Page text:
Mikita Badziakouski
How has Mikita Badziakouski risen into the top 10 of the All-Time Money List in just 13 years?

Ask poker fans to name a player who is in the top 10 on the All-Time Money List and the last name they’ll state would probably be Mikita Badziakouski. The Belarussian, whose first live tournament cash only came in 2010 in Kiev, sits between Fedor Holz and Dan Smith on the all-time money list in 9th place.

Above Badziakouski, legends of the game such as Erik Seidel, Daniel Negreanu and Justin Bonomo vie with him for supremacy. Below him, however, sit stars of the game such as Phil Ivey (11th), Steve O’Dwyer (14th) and Phil Hellmuth (21st).

Just how has such a comparatively young player as Badziakouski managed to surpass them by the age of 30 without becoming a household name?

The Origins of a Superstar

“I was due to become obsessed with the game [of poker].”

Badziakouski always had a love of card games, indeed games in general. Back as a partypoker pro, he told the site: “When I was 5 years old I started learning chess and when I got to 10 I was already spending hours playing card games.” This was a poker legend in the making. By 12, the young Belarussian had a knowledge of sportsbetting. He was fixated with it, playing the odds for four solid years. When he was 16, he discovered the game of poker.

“Since I was a kid my biggest passions were intellectual rivalry and gambling,” he continues in that interview from February 2019.  “Poker was the ideal mix of both. I was due to become obsessed with the game.”

That obsession has seen Badziakouski cashed for over $41,000,000 in live ranking tournaments, a total he reached after his latest success in Monte Carlo, where he won the €25,000-entry High Roller for just over a million dollars.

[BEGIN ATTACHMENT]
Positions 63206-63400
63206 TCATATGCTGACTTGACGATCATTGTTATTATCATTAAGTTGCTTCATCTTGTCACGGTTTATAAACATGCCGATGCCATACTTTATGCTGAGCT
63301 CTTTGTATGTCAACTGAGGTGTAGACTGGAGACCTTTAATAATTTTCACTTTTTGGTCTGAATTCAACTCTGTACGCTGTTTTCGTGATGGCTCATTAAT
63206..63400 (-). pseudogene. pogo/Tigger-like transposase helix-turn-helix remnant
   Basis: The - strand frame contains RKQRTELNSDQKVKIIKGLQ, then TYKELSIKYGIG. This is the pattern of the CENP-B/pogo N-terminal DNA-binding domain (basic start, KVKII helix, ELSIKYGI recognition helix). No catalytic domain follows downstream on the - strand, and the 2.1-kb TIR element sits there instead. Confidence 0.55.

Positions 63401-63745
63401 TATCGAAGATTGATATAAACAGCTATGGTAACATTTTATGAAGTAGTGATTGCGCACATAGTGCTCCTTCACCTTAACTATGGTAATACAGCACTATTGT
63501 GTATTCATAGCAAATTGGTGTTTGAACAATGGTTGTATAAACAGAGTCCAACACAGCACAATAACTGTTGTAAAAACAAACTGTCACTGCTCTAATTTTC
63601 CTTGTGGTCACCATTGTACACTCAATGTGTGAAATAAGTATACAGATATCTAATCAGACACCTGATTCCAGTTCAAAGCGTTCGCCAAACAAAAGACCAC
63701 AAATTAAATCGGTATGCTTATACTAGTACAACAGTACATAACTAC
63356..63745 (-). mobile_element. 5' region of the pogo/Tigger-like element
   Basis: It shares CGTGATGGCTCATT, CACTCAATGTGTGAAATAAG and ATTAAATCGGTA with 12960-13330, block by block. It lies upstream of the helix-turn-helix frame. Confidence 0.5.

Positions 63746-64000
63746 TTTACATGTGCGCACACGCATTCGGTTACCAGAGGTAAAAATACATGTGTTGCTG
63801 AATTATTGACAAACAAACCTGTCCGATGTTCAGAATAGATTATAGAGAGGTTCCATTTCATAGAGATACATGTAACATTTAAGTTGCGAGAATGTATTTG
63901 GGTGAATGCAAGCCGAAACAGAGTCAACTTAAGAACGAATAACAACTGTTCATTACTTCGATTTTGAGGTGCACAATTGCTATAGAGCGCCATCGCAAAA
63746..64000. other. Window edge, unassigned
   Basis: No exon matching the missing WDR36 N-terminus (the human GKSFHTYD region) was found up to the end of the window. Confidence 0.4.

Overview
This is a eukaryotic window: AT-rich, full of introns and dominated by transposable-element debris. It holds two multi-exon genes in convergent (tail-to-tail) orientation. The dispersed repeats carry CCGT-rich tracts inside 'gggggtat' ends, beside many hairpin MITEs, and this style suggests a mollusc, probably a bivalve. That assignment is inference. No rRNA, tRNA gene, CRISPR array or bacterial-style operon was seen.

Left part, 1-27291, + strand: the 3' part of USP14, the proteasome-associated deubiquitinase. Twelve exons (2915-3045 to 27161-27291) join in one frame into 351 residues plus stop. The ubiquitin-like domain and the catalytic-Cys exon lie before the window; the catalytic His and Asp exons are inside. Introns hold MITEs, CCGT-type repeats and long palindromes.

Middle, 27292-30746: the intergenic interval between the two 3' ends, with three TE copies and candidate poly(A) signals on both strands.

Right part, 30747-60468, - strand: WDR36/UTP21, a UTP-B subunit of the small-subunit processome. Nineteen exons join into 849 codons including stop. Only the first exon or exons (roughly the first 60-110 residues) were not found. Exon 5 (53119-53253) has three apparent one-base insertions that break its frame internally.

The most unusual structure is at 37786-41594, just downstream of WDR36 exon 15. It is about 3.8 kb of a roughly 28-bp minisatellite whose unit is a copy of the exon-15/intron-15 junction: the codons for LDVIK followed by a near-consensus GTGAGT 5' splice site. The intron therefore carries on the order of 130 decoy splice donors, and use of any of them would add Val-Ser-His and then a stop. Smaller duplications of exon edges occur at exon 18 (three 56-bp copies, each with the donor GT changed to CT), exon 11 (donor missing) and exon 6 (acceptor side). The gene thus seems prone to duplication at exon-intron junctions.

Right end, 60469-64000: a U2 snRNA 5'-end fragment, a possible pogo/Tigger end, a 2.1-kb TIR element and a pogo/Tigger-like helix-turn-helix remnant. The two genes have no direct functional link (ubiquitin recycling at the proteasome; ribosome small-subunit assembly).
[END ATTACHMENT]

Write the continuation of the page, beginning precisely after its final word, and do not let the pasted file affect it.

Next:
“I started to play very young and never had any other jobs. I was fortunate enough to win straight away,” says Badziakouski of his emergence in poker’s elite. “My whole adult life, I’ve been playing poker.”

It was 13 years ago that a young Badziakouski began playing mid-stakes Russian Poker Tour events in Ukraine, where his first major cashes came. He signed up to PokerStars, playing under the pseudonym ‘fish2013’. But that was only the beginning of his incredible ride to prominence. As he grew his bankroll, he began playing high roller events. He soon starting crushing them too.

A High Roller Hero

It was in 2018 that Badziakouski won the biggest prize of his poker career to date, taking down the HK2,000,000 Triton Super High Roller Series Main Event for $5,257,027 in Jeju, South Korea. That remains his biggest live tournament cash, but it is far from his only one. In the same year, he took down the €100,000 Super High Roller at the EPT in Barcelona for $1.9 million. A year later, he won the Triton Poker Super High Roller Series in Montenegro playing Short Deck for $1.7million.

All this time, the Belarussian flew under the radar. If someone placed a microphone in front of him, he would speak eloquently about the game. Partypoker rightly saw fit to make him an ambassador, and he proudly wore their badge. And yet this quiet man whose adult life has been played out at the poker felt attracted little attention, seeking it even less.

Any player who gets themselves into the all-time money list’s top 10 is not only a great poker player, but a unique one. To win that much money requires years of dedication, hours upon hours most weeks absorbing new trends, strategies and directions of play. Anticipating the game of poker’s direction is akin to holding onto the eye of the hurricane in a creaking rowboat. Lose focus for a second and you can be left stranded.